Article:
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GST can be positive for fiscal deficit; help lower rates: Neelkanth Mishra

22 May 17 | 12:00 AM

In conversation with Puneet Wadhwa, NEELKANTH MISHRA, managing director, equity research at Credit Suisse says that though India's medium-term prospects are very strong, the near-term economic momentum is quite weak. He expects the pace of flows into the emerging markets, including India, to slow going ahead. Edited excerpts: 

The government unveiled the goods and services tax (GST) rates last week. What are your views?

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The 40-plus days of advance notice should be a relief for corporates and enterprises, as not only does it allow them to assess the impact on their profitability and operations, it also allows for some to-and-fro and clarifications before the clock starts. The release of rates therefore was a welcome move. What is important is the weight of the items in the consumption basket, and how the new rates compare to existing rates. We are still working through the numbers, but it would seem that the government's tax take would be higher than it is now, assuming the economic momentum stays unaffected. If so, it would be positive for fiscal deficits, lower bond yields and interest rates.

What is your interpretation of the way markets have run up thus far in calendar year 2017 (CY17)? Are these levels sustainable?

While the Indian market has done very well YTD in comparison to global markets, the outperformance is exaggerated because the market bottomed near the end of last year. The YTD outperformance over global equities of 16% drops to less than 6% if you take early November levels as the base. Most of the move has been related to multiples, as forward earnings have improved only slightly, and the pace of earnings cuts to both FY18 and FY19 continues to be quite high. 

We continue to believe that India's medium-term prospects are very strong, but near-term economic momentum is quite weak, and we fear the weakness could last longer than the market can have patience for.

How do you see the fund flows – FII and domestic institutions – playing out over the next 6 – 12 months?

We are at a stage in the market when flows beget flows. On the domestic front, we have been highlighting for a while that financial savings have been rising for two years now. As demand for funds remains weak – central government borrowing is more or less what it was five years back, and banking system loan growth is at multi-decade lows – the cost of capital is likely to fall.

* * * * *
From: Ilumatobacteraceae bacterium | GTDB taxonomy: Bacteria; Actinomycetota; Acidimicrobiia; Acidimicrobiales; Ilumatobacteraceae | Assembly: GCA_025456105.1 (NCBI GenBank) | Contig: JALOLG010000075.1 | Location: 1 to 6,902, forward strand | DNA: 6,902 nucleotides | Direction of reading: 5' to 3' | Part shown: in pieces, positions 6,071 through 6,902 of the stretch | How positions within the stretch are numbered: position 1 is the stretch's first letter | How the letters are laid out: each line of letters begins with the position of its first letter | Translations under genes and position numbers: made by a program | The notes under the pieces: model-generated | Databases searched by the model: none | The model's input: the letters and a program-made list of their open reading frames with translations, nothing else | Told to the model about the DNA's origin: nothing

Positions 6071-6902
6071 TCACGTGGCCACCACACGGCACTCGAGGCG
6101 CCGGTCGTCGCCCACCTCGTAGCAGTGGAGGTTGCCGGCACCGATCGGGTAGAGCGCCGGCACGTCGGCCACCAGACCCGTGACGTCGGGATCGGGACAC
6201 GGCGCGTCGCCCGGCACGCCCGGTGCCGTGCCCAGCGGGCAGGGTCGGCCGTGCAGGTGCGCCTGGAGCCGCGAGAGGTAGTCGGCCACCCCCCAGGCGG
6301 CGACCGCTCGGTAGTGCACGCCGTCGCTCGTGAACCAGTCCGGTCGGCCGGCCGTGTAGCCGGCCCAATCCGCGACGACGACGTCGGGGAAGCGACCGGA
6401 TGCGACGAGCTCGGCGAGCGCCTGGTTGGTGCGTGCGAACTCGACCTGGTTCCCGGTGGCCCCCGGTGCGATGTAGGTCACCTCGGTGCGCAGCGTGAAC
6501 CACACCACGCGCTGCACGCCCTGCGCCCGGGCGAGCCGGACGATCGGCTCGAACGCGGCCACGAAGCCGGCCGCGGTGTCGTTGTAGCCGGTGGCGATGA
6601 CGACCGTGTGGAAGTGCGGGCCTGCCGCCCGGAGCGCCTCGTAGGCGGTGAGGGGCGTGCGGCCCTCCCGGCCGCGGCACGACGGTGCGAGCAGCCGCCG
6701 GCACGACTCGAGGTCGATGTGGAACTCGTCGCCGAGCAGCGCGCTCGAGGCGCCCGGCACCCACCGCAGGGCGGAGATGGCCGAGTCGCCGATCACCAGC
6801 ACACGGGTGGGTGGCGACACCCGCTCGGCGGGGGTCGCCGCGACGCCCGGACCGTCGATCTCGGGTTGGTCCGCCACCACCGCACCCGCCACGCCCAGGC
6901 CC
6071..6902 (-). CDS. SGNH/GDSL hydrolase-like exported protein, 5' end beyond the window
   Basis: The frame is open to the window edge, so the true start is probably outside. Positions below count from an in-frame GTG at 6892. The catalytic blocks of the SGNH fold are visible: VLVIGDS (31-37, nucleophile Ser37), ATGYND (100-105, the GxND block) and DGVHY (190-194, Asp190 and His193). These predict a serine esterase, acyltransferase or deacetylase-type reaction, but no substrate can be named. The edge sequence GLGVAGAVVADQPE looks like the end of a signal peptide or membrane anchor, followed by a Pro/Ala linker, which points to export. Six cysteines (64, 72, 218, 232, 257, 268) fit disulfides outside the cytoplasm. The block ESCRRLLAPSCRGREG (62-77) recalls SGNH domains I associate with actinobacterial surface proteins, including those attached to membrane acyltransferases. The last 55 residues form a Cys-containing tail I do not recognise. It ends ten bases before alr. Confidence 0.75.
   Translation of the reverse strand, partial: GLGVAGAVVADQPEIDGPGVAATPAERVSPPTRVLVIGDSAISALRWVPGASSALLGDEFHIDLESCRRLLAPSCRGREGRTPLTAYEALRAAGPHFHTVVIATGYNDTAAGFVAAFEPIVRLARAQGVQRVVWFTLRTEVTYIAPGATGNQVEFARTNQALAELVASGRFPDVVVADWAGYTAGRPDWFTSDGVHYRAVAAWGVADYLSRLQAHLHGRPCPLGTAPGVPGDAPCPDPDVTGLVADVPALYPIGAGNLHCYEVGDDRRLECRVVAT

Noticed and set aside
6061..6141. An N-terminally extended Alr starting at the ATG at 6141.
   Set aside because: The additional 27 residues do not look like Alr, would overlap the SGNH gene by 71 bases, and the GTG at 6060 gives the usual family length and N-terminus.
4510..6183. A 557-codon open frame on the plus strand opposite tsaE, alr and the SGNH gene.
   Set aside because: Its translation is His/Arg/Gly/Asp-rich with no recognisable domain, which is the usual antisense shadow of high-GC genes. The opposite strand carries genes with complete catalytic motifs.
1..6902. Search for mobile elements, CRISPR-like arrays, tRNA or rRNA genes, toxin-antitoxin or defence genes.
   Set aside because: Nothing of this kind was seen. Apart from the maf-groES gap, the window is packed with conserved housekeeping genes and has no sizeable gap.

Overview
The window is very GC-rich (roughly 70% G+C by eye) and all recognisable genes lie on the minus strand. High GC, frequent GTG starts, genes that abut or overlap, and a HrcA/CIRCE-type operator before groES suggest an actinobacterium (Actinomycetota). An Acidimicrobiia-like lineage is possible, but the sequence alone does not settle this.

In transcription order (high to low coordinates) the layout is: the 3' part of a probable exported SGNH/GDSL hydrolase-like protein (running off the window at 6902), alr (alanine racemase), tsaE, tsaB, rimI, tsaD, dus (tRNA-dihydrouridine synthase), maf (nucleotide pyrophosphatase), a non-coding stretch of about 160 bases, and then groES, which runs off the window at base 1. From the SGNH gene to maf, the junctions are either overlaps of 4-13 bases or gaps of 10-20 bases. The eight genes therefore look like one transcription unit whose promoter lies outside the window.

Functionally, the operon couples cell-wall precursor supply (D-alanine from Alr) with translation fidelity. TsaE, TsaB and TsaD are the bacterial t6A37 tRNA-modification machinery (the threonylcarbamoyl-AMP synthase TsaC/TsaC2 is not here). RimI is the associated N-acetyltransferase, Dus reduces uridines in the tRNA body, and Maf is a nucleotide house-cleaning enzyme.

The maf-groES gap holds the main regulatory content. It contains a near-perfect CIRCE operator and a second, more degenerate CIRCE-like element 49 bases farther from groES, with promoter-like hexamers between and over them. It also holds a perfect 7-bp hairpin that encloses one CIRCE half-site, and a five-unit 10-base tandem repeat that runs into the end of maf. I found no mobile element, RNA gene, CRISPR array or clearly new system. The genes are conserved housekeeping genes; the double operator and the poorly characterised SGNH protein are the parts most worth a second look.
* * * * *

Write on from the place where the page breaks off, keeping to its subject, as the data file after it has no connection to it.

There is an increase in state government borrowing, and corporate funding through the bond market, but even that growth in this financial year is coming down. So flows into Mutual Funds should persist. Though extrapolating that into stock market strength would be unwise – over three to six months P/E multiples can drive the market, but over longer periods these moves have to be supported by changes to underlying earnings.

FPI inflows should be a bit more muted going forward – the flows into Emerging Market (EM) funds were quite strong earlier this year, and India got a fair share of those. But going forward, with concerns arising again in some of the EMs, such flows may slow.

What’s your advice to investors at this stage? What are the key risks for the financial markets that one needs to be mindful of?

Equity investment is very much a bottom-up exercise – looking at index levels is not very useful. Of the 232 stocks in the BSE500 for which forward earnings are available, 6% traded at above 30x P/E five years ago, but that is now 24%. P/E re-rating is a global phenomenon, but whenever one buys a high P/E stock, the underlying assumption is that future growth will be high. We find that very few categories grow meaningfully faster than nominal GDP growth unless they innovate, or are benefiting from some strong enablers. Even under-penetrated categories like cars struggled to grow revenues faster than nominal GDP growth between 2002 and 2016.

If one buys stocks that have high P/E ratios, it would be better to be in sectors that can see such growth, and avoid stocks and sectors where such growth is difficult. In India it appears the market expects a tidal lift – unfortunately growth going forward is likely to be more selective.

On the risks for financial markets – there are several geopolitical risks still, and yet global volatility indicators are trading at very low levels.

How comfortable are you with the valuations? Which sectors, according to you, could possibly lead the next leg of the market rally from here on over the next 6 – 12 months?

Our research shows that value as a strategy has started to work starting last year, after underperforming for nearly five years. That is, if you bought low P/E stocks, which people earlier bought because they thought buying cheap was better, you would have underperformed for nearly five years. But given some of the underlying changes in the economy like prospects of lower interest rates, a pick-up in infrastructure order books, and global GDP seeing the strongest growth in more than five years, we would rather be overweight sectors that have been historically low P/E. Some of our preferred sectors like metals and housing finance companies have done well. On the other hand sectors like IT have continued to de-rate – we expect that to reverse.